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So "idempotence" can be defined as:

An action, that if performed N times has the same effect as performing the action only once.

Got it, easy enough.

My question is about the subtlety of this definition -is an action considered idempotent by itself, or must you also consider the data being passed into the action?

Let me clarify with an example:

Suppose I have a PUT method that updates some resource, we'll call it f(x)

Obviously, f(3) is idempotent, as long as I supply 3 as the input. And equally obvious, f(5) will change the value of the resource (i.e., it will no longer be 3 or whatever value was there previously)

So when we talk about idempotence, are we referring to the generalization of the action/function like (i.e., f(x)), or are we referring to action/function + the data being passed into it (i.e., f(3))?

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Should this not be moved to the Mathematics forum? (For all clarity: I did not downvote) –  Roy Dictus Dec 14 '11 at 14:16
    
Depends if we're talking about a definition in formal logic, or a definition in web programming. I suspect the downvoter (not me) just thought the question was ill-posed. –  Ernest Friedman-Hill Dec 14 '11 at 14:17
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@Roy -I don't think so, since it applies directly to RESTful web services, and that is the context I wrote the example in –  Didaxis Dec 14 '11 at 14:18
    
I think it's valid to discuss here, as there are definite CS applications, discussed midway down the page here: en.wikipedia.org/wiki/Idempotence –  Jonathan M Dec 14 '11 at 14:22

4 Answers 4

up vote 5 down vote accepted

Suppose I have a PUT method that updates some resource, we'll call it f(x)

Obviously, f(3) is idempotent, as long as I supply 3 as the input. And equally obvious, f(5) will change the value of the resource (i.e., it will no longer be 3 or whatever value was there previously).

This is only obvious is the server implementation is such that PUT respects this idempotent property. In the context of HTTP, RFC 2616 says:

Methods can also have the property of "idempotence" in that (aside from error or expiration issues) the side-effects of N > 0 identical requests is the same as for a single request.

Going a bit off topic... In a distributed system like the web, you may also want to consider commutativity and concurrent requests. For example N+1 of the same PUT(x1) request should have the same effect, but you don't know if another client made a different PUT(x2) request in between yours, so while n*PUT(x1)=PUT(x1) and m*PUT(x2)=PUT(x2), the two sets of requests could be interleaved.

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This is a good answer, thank you –  Didaxis Dec 14 '11 at 15:16
    
So from this we can conclude, in this example, PUT is idempotent in the context of a single request. But even when it is interleaved with other concurrent requests it is still idempotent as the first operation's result followed the idempotence property, isn't it. –  Curious Aug 13 at 5:57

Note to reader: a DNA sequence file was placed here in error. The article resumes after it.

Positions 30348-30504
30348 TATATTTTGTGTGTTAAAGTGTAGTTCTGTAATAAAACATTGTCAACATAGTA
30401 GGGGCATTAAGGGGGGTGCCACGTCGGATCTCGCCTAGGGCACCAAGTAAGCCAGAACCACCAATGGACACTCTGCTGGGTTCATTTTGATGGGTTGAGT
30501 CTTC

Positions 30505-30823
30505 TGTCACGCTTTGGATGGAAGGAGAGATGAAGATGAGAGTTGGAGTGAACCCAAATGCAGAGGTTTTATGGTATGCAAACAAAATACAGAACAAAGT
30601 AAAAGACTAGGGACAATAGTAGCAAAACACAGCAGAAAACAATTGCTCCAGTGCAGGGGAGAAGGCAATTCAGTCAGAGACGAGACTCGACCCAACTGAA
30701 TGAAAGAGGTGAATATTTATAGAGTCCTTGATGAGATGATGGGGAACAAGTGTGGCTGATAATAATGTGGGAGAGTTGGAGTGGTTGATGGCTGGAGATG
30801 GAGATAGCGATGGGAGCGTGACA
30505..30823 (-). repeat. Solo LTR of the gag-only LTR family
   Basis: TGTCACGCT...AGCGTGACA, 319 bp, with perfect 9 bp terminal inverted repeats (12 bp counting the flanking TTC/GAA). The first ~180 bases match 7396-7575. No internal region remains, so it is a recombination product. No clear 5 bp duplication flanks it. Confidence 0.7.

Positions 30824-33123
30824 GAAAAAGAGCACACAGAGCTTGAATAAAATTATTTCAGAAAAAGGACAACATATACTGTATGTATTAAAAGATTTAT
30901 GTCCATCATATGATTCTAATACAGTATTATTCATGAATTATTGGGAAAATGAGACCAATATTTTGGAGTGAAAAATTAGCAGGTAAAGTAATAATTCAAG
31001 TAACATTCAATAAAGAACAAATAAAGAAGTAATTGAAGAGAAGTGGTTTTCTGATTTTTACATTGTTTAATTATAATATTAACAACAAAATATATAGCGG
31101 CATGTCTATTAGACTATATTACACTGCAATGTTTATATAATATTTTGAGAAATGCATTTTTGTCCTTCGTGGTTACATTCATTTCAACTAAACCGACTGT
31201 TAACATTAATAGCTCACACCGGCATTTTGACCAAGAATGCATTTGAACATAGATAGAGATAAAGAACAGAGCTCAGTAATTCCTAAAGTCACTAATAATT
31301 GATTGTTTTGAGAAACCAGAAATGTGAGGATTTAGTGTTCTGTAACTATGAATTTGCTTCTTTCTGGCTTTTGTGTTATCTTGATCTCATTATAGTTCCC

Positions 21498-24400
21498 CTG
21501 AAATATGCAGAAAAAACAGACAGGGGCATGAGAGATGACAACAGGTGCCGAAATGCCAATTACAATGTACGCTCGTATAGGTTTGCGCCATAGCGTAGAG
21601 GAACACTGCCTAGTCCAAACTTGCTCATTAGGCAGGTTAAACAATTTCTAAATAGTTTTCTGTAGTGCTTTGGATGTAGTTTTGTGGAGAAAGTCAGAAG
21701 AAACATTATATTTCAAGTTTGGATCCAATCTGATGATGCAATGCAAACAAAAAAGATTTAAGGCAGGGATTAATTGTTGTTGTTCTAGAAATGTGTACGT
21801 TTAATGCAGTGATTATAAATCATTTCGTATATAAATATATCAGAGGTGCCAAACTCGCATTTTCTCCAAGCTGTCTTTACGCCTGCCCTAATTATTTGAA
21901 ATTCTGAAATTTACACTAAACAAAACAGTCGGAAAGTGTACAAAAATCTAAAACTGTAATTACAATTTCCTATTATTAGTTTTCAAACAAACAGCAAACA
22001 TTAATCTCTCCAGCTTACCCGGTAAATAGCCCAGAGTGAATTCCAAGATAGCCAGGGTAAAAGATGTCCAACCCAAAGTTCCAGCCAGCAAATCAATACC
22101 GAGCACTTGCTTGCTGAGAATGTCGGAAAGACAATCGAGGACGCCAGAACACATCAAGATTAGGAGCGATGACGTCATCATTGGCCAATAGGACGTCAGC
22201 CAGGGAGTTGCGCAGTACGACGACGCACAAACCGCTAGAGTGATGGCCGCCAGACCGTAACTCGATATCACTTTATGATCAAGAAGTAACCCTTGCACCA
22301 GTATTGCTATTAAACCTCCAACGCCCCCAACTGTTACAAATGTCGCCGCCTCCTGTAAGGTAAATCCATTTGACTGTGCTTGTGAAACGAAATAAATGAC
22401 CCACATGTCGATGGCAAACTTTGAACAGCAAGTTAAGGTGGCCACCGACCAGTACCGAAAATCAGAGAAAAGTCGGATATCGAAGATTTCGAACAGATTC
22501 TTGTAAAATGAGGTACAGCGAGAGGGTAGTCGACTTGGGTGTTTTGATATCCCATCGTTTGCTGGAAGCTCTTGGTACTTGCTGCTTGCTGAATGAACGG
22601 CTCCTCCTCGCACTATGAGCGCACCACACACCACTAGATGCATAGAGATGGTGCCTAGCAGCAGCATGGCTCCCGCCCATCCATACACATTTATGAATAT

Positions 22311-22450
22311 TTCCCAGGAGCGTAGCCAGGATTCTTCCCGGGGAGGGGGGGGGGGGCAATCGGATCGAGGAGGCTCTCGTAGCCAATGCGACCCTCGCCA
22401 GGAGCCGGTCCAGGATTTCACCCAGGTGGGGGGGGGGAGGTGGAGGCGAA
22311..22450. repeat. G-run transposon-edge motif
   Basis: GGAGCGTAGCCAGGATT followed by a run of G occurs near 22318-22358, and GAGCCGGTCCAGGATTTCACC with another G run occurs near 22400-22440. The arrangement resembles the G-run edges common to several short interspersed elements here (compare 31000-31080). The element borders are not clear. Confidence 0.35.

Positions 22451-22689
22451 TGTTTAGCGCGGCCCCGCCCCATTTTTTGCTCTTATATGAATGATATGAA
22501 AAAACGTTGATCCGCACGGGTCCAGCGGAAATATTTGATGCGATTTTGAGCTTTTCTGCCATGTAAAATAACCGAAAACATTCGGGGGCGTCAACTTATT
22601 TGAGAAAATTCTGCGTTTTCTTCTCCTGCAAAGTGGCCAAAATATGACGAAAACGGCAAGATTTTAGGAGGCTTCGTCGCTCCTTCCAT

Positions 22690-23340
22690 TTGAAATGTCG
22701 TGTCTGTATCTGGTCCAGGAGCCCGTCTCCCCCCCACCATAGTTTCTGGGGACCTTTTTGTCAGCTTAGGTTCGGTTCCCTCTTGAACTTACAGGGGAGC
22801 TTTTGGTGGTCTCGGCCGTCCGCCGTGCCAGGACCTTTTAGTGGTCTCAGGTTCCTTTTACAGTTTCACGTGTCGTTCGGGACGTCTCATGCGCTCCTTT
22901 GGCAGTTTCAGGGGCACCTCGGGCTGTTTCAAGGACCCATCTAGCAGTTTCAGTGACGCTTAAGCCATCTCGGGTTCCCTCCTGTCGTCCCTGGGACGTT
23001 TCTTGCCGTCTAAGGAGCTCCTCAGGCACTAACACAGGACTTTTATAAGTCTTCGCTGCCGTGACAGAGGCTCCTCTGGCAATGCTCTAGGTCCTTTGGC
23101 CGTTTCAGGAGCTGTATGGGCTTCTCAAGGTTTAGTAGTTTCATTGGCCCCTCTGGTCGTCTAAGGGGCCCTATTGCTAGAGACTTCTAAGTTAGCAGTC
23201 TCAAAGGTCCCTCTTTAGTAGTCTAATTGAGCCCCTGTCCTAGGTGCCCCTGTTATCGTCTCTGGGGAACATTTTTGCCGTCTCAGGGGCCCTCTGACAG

Idempotence requires that the action holds for all values over its domain, i.e., f(f(x)) = f(x) for all x. Another way to think about it is that an operation is idempotent if the composition of the operation with itself is just that operation.

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@JonathanM Sorry, I don't see your point. abs(abs(x)) = abs(x) for all x, over the reals or the complex numbers. If you think abs doesn't match what I stated, please give a counterexample. –  Michael J. Barber Dec 14 '11 at 14:21

You're assuming idempotence means that the state of the server will be changed at most once by a series of invocations. Most of the time, people use this term to mean that the state on the server won't be changed at all by any number of invocations. Under these circumstances, the distinction between your two cases is immaterial.

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But state that "won't be changed at all" is "nullipotent", right? This would be GET, HEAD, OPTIONS, and TRACE –  Didaxis Dec 14 '11 at 15:14

This is not quite the definition of idempotence. A function is idempotent if for any item x, f(f(x)) == f(x).

PUT is a side effect of your f() function here, not the result of it.

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Your definition goes against that given here: en.wikipedia.org/wiki/Idempotence. The page first sites abs() as an idempotent function, but it would not be by your definition. –  Jonathan M Dec 14 '11 at 14:20
    
This is simply wrong. You've defined idempotence to be equivalent to the identity function. You're implicitly assuming that the operation has already been done to x. –  Michael J. Barber Dec 14 '11 at 14:23
    
Yes, that's true, sorry for the confusion... –  fge Dec 14 '11 at 14:26
    
I suspect you could clarify your answer a bit without much trouble; relating idempotence specifically to the PUT operations would be useful. –  Michael J. Barber Dec 14 '11 at 14:28
    
@MichaelJ.Barber true, and done –  fge Dec 14 '11 at 14:31

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